Thane resident suffers stroke, gets timely help due to unlocked phone
Thane resident who suffered stroke gets treatment in time, thanks to his phone being unlocked, allowing a passer-by to notify his wife
Amar (name changed) had recently got a new phone and just hadn't found the time to lock it. Little did he know, this would end up being the key to saving his life. Thane resident Amar, 45, was on his way to work at Chhatrapati Shivaji Maharaj Terminus (CSMT) when he suffered a stroke and collapsed on the roadside. A Good Samaritan found his phone in his pocket, and luckily, the device wasn’t password protected, so he was able to call Amar’s wife, Ritika, and notify her of his condition. Ritika immediately sent a friend to rush Amar to the hospital within the golden hour.
For Ritika, it was like any other day, until she received a call from Amar's number and heard the voice of a stranger informing her that her husband had had a stroke. She called Amar's friend who was close to CST, and he took her husband to St George hospital, from where he was transferred to Wockhardt hospital.
Ritika recalled, "He had recently bought a new phone, so didn’t set a password for it. Because of this, we were able to save his life. We always lock our phones for security, but just imagine what would have happened if his phone was locked this time."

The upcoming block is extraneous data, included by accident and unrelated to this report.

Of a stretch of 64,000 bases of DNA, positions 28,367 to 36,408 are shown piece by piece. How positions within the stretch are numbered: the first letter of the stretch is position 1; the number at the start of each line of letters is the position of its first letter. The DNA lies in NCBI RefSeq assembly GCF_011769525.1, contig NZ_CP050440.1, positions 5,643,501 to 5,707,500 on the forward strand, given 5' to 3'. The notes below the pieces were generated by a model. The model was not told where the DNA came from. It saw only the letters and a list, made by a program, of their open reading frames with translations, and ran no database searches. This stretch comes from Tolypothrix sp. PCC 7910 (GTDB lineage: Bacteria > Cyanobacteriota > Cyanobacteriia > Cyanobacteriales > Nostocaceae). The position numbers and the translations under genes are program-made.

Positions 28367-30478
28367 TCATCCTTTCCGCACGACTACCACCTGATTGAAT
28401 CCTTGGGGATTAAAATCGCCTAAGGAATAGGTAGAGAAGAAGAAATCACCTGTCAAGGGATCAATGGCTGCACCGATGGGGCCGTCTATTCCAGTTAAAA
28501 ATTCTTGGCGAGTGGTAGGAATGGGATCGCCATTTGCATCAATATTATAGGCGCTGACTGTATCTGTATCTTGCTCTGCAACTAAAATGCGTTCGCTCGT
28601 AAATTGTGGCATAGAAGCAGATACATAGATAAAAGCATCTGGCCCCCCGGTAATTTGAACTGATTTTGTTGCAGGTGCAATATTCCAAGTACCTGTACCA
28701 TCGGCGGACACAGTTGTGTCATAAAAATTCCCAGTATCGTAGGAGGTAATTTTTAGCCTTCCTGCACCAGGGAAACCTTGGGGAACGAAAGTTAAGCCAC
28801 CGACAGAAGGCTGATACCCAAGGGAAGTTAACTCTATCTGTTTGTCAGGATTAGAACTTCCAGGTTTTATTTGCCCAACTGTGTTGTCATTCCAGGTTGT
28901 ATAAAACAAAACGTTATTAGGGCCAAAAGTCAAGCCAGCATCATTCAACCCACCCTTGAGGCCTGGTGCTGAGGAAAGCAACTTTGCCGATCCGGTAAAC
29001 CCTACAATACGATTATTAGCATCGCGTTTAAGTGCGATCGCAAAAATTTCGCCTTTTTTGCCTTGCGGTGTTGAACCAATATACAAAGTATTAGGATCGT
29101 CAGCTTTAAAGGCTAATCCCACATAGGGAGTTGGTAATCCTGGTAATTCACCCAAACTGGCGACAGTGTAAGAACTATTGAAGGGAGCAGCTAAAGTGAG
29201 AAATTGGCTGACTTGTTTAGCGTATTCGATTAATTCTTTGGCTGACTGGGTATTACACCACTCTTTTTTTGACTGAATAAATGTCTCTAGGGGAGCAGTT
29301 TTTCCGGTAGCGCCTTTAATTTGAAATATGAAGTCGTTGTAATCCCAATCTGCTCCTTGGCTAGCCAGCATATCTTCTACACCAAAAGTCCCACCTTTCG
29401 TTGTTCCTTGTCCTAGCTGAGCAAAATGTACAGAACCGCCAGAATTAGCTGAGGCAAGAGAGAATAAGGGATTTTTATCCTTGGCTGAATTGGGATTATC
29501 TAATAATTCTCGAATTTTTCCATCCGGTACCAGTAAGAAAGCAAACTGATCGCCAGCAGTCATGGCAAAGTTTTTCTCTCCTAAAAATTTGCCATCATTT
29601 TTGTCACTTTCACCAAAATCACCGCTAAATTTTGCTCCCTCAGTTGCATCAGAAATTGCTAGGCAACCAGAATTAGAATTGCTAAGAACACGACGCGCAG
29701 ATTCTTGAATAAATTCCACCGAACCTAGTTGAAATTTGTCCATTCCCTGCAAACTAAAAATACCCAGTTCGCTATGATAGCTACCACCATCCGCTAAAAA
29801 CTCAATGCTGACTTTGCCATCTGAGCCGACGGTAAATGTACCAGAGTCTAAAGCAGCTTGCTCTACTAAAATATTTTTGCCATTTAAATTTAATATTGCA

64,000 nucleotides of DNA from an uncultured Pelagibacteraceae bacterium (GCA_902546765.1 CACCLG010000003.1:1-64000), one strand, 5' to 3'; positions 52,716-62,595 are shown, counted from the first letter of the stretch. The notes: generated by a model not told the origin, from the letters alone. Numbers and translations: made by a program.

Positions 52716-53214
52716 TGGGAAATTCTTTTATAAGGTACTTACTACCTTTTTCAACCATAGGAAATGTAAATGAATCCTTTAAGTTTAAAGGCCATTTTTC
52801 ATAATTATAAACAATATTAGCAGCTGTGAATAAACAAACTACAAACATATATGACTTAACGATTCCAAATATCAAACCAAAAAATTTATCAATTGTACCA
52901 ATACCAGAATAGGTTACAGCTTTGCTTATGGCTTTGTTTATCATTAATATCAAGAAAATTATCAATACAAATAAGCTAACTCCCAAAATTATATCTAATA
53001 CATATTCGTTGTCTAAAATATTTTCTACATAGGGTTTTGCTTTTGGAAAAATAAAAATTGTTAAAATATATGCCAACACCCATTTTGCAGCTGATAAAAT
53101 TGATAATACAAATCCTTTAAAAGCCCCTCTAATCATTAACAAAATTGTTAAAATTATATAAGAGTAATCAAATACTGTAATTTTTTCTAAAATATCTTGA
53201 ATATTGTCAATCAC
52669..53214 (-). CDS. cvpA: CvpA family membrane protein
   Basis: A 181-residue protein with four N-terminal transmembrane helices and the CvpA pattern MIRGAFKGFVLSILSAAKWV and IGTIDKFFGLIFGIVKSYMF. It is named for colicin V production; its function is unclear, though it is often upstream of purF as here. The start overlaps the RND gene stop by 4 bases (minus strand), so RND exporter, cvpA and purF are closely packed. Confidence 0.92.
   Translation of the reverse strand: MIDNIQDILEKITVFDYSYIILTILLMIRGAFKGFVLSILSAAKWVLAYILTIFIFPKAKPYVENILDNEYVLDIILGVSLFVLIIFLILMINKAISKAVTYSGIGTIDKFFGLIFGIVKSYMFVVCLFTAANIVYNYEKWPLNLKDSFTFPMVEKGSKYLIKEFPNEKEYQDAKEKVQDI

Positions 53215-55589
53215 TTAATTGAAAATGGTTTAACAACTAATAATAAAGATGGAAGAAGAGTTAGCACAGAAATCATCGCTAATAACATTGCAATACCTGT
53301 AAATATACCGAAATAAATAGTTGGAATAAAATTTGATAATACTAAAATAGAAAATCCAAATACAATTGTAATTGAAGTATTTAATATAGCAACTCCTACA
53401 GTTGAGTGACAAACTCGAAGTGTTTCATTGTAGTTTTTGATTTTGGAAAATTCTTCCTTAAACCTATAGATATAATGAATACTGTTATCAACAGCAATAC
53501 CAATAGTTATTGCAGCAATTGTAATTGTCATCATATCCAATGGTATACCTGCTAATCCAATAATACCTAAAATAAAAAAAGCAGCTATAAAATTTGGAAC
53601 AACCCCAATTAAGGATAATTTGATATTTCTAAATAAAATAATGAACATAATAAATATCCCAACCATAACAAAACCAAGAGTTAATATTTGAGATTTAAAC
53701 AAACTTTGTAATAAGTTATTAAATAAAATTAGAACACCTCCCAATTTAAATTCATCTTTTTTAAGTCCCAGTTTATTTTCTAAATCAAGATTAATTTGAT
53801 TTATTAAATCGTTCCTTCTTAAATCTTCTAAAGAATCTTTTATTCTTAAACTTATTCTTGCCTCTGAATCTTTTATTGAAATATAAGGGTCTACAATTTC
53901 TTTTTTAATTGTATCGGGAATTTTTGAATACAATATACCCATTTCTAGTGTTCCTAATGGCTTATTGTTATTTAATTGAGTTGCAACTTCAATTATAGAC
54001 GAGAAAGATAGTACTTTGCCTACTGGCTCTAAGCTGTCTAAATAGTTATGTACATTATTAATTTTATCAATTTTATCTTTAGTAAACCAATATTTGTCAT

Dr Mazda Turel, consultant neurosurgeon, Wockhardt Hospital, Mumbai Central, said, "The patient had a haemorrhage within an infarction of his right cerebral hemisphere, and was rapidly deteriorating clinically. Hence we decided immediately to take him to surgery. We removed his bone flap and deposited it in the abdomen. This procedure provided space for his swollen brain to expand outward, rather than compress the vital structures within. He was then shifted to the ICU."
"After two to three weeks, we again performed surgery to put the bone flap back and give his skull the required shape. He regained full power in his left upper and lower limbs with six to eight weeks of an intense rehabilitation programme. His tracheostomy was removed and he started eating and speaking normally. Speech therapy was also given to him to bring back his voice, facial, lip, tongue and larynx movements," the doctor added. Amar was discharged around a fortnight ago, on his way to making a full recovery.
Considering this case, cyber experts have suggested that rather than locking phones with passwords, users should password-protect applications such as bank apps, photo gallery, and messaging services. They also advised to add loved ones' phone numbers to the emergency contact list on phones.
"Not many people know that under emergency contacts, people can save three numbers. So, in case if someone doesn’t know your password, they can still contact people from your emergency contacts list," said Prasant Mali, a cybercrime advocate.
"Users can also keep passwords for individual mobile applications rather than locking the phone itself. All smartphones have this inbuilt privacy setting, and there are also apps available to lock to individually protect apps. This can help in emergencies," he added.
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